A committed Adventist Christian. An effective evangelist. A secretary with an eye for detail. A great storyteller. An avid photographer. An admirer of God’s nature.
These are some of the laudatory phrases family, friends, and church leaders used to describe Athal Tolhurst, a former undersecretary of the General Conference, during a funeral service at Avondale Memorial Church in Cooranbong, New South Wales, Australia, on August 16. Tolhurst, who had a stroke while visiting his native Tonga earlier this month, passed away in Auckland, New Zealand, on August 7.
Just before falling ill, Tolhurst, who actively supported his local church and the mission of the Seventh-day Adventist Church well into his retirement years, addressed a group of Tongan pastors living in various countries who had just finished an evangelistic initiative in that South Pacific island nation. His son Wes, a photographer, recorded his father’s message, unaware it would be his last.
“He was personally committed to the message of the Church and the three angels’ messages,” said South Pacific Division Secretary Lionel Smith. “That was his passion because he wanted people to be ready to see Jesus.”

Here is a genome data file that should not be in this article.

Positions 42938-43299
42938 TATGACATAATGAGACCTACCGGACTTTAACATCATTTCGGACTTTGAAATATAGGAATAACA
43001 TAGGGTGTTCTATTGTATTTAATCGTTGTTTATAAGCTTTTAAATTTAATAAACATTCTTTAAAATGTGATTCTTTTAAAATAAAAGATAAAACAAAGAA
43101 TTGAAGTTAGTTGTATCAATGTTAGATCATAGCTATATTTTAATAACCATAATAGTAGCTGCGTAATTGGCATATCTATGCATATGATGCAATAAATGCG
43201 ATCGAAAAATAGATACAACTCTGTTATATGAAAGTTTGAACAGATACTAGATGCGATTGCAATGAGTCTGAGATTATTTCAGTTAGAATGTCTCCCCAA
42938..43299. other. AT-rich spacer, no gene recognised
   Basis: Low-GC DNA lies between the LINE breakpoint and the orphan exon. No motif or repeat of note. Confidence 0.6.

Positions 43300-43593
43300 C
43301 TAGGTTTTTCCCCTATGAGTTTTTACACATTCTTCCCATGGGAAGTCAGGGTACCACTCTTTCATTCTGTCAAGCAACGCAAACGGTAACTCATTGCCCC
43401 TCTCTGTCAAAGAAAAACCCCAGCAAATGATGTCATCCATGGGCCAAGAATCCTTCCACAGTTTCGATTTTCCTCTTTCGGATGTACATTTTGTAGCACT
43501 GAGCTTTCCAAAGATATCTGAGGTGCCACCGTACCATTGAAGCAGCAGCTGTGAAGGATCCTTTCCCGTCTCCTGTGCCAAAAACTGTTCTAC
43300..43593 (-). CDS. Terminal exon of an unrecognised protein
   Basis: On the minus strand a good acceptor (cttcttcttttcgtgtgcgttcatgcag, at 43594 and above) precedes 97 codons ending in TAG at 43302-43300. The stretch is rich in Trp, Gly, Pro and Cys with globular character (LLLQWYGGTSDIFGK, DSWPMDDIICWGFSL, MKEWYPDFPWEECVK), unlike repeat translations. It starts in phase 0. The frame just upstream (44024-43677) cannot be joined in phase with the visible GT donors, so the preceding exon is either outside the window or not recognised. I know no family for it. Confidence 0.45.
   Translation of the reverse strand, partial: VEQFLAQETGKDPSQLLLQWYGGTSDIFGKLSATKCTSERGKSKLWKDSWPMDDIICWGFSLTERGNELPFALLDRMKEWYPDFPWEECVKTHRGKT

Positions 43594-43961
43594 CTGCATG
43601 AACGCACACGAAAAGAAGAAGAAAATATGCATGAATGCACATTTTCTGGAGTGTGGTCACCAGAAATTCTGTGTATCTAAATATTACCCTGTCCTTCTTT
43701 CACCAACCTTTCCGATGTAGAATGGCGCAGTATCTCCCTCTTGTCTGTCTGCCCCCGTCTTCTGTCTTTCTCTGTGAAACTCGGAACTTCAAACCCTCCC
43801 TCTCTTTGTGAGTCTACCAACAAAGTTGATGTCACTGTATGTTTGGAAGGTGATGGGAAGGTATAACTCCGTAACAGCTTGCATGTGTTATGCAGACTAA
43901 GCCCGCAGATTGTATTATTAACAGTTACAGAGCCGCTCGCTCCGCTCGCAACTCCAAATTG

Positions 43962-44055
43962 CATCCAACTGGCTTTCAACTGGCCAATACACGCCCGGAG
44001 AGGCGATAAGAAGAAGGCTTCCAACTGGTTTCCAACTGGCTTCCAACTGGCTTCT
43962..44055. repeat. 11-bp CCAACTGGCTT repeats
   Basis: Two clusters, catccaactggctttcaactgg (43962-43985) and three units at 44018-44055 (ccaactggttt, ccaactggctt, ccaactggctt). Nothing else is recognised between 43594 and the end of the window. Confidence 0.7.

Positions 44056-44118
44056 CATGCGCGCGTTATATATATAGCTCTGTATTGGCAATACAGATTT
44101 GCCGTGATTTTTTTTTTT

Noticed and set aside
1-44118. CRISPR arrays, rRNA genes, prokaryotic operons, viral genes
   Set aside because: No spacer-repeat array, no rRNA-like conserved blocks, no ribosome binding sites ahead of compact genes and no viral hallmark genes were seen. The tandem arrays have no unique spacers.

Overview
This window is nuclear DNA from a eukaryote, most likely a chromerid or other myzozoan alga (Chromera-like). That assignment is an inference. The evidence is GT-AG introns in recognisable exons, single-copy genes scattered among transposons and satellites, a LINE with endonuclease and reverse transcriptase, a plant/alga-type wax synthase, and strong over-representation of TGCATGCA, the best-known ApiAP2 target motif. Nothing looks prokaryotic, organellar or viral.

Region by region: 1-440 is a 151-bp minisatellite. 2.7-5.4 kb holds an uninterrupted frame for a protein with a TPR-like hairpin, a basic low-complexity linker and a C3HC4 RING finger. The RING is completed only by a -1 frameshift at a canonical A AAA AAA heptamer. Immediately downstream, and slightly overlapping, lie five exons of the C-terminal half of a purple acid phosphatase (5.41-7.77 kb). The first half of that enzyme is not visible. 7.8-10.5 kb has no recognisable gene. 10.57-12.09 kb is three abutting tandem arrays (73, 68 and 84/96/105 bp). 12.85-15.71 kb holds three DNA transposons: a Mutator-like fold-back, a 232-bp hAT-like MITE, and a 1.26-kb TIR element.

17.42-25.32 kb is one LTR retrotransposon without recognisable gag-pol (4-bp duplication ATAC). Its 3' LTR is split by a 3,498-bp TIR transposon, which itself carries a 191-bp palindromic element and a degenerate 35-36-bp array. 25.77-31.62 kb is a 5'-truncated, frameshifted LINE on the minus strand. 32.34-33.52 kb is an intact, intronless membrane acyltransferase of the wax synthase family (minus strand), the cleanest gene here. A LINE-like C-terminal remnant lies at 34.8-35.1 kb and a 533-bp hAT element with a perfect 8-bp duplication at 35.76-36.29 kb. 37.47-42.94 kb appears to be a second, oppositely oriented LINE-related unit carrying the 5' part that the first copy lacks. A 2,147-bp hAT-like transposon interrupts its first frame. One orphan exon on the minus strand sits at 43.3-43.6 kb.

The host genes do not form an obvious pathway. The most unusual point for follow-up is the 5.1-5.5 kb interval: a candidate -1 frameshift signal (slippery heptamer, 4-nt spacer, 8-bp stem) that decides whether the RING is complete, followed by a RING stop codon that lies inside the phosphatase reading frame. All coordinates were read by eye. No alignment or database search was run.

Committed to Mission
Tolhurst was born on January 4, 1935, to missionary parents in Tonga, where he spent the first five years of his life, before moving to Auckland, New Zealand. In 1956, he graduated from Avondale College, an Adventist-operated school in Australia, and began work as a pastor in Australia the year after.
Ordained in 1963, Tolhurst continued working as a pastor and evangelist in Australia until he was elected president of the North New South Wales Conference in 1975. In 1980, he was elected president of the Trans-Tasman Union Conference. After five years in that position, Tolhurst was elected as secretary of the South Pacific Division, a position he served in until 1991.
In 1992, he became undersecretary of the General Conference and served in that position until 2005, at which piont he retired and returned to Australia.